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Review: Maceo Parker at the Morris Center 

It was a bittersweet goodbye at the final performance of the 2011 Music Festival, a later-than-usual 10:30 p.m. performance by funk legend Maceo Parker. There might have been more time spent looking back on the highs and lows of the last 17 days, but it's a good thing there wasn't because the crowd was there to dance.

Parker earned his rank of saxophone legend in some of the hardest working bands in show business history - the JBs and Funkadelic - and decades later, those ingrained lessons in showmanship are now second nature. He knows the stage, and knows how to have a good time.

During a bass solo, when half of Parker's octet had stepped off stage to take a break, there he was playing around at the back up singer's vacant microphone. Later in the show, he used an interlude between songs to lead the rapt audience in a call and response of increasingly difficult scat phrases.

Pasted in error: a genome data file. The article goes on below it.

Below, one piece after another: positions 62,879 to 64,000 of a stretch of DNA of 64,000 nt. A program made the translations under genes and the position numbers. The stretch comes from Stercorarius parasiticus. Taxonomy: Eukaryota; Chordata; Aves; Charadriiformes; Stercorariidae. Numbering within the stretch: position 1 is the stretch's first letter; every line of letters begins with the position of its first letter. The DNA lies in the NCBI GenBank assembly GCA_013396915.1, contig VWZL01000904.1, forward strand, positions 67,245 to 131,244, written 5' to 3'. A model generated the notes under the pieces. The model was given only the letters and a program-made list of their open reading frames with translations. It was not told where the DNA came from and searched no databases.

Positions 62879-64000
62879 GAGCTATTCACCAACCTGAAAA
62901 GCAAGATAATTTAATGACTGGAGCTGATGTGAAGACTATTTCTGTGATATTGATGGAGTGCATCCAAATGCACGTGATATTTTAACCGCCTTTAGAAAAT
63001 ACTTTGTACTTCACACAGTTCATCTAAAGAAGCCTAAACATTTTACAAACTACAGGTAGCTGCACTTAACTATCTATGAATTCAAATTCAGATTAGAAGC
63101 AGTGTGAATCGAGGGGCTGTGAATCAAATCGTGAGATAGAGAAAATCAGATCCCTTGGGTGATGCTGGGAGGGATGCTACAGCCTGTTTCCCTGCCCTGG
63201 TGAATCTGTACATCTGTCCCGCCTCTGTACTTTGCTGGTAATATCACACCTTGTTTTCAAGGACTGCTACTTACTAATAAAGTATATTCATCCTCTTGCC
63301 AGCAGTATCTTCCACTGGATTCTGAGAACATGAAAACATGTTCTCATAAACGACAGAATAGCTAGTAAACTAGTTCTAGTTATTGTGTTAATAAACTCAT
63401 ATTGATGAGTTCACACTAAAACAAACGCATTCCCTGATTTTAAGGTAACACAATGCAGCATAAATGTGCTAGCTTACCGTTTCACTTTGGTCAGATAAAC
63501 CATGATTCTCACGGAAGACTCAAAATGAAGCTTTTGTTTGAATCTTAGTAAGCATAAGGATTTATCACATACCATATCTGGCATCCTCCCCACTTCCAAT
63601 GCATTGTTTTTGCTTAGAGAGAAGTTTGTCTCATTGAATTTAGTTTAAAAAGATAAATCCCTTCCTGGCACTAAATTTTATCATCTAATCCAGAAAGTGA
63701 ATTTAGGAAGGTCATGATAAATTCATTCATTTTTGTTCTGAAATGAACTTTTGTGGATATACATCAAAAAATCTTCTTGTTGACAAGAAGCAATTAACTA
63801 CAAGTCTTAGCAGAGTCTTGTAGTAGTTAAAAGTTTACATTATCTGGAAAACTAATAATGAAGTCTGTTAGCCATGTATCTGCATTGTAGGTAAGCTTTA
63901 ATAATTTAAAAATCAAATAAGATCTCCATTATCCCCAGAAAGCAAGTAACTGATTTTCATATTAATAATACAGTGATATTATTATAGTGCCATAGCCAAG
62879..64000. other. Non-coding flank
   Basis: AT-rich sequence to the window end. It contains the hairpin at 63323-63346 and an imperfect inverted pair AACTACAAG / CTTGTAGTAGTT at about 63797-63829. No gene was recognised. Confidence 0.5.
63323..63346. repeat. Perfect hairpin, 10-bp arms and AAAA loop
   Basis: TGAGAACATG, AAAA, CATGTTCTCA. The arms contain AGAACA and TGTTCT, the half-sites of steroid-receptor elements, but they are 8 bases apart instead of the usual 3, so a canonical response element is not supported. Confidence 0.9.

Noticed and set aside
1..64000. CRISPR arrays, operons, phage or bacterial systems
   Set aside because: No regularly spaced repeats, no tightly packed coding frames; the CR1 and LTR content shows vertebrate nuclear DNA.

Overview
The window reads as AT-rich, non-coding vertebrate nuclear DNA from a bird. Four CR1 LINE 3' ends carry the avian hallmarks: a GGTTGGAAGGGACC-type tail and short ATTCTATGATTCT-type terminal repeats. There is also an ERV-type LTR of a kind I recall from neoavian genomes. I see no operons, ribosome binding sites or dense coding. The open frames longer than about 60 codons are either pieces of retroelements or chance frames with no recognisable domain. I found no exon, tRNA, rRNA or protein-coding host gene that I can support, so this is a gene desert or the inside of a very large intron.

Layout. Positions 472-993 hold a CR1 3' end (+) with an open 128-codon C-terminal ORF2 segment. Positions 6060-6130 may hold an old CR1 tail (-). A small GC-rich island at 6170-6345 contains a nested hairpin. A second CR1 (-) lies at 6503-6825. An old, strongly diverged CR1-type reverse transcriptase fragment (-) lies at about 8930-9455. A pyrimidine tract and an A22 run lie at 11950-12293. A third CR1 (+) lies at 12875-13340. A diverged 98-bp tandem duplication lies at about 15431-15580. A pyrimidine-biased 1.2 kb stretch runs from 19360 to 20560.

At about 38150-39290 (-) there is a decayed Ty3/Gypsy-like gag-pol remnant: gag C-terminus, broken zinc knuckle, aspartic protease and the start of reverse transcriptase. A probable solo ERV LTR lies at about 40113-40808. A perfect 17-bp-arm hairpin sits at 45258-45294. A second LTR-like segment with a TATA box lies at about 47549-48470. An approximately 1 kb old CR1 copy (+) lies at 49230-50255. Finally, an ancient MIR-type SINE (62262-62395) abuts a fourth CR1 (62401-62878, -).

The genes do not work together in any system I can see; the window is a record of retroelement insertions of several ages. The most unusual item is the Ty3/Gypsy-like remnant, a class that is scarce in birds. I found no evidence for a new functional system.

After calling out "We're gonna freeze," not only did the band all stop on a dime, but they all remained completely motionless on stage while the crowd cheered.

"We don't play jazz," Parker told the crowd. "This is what we do not play," he added kicking the band into an uptempo bop number that probably would've pleased quite a few festival goers at a different venue. Parker broke off the number and kicked into the JB classic "Make it Funky."

During the rest of the show, Parker and the band delivered exactly what was promised, a funky dance party.

They touched on a few classics from the James Brown catalog, "Papa's Got a Brand New Bag," and "Pass the Peas," as well as a notable Parliament tune or two. The rest of the show was driven by the band's musical chops, which were abundant, and seasoned by Parker's charisma.

After a two hour set, the band bid everyone a fond, protracted farewell, and the audience, who heeded Gibson's opening request to make use of the dance floor, left sweaty and smiling.

 

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Connect Today 03.29.2017

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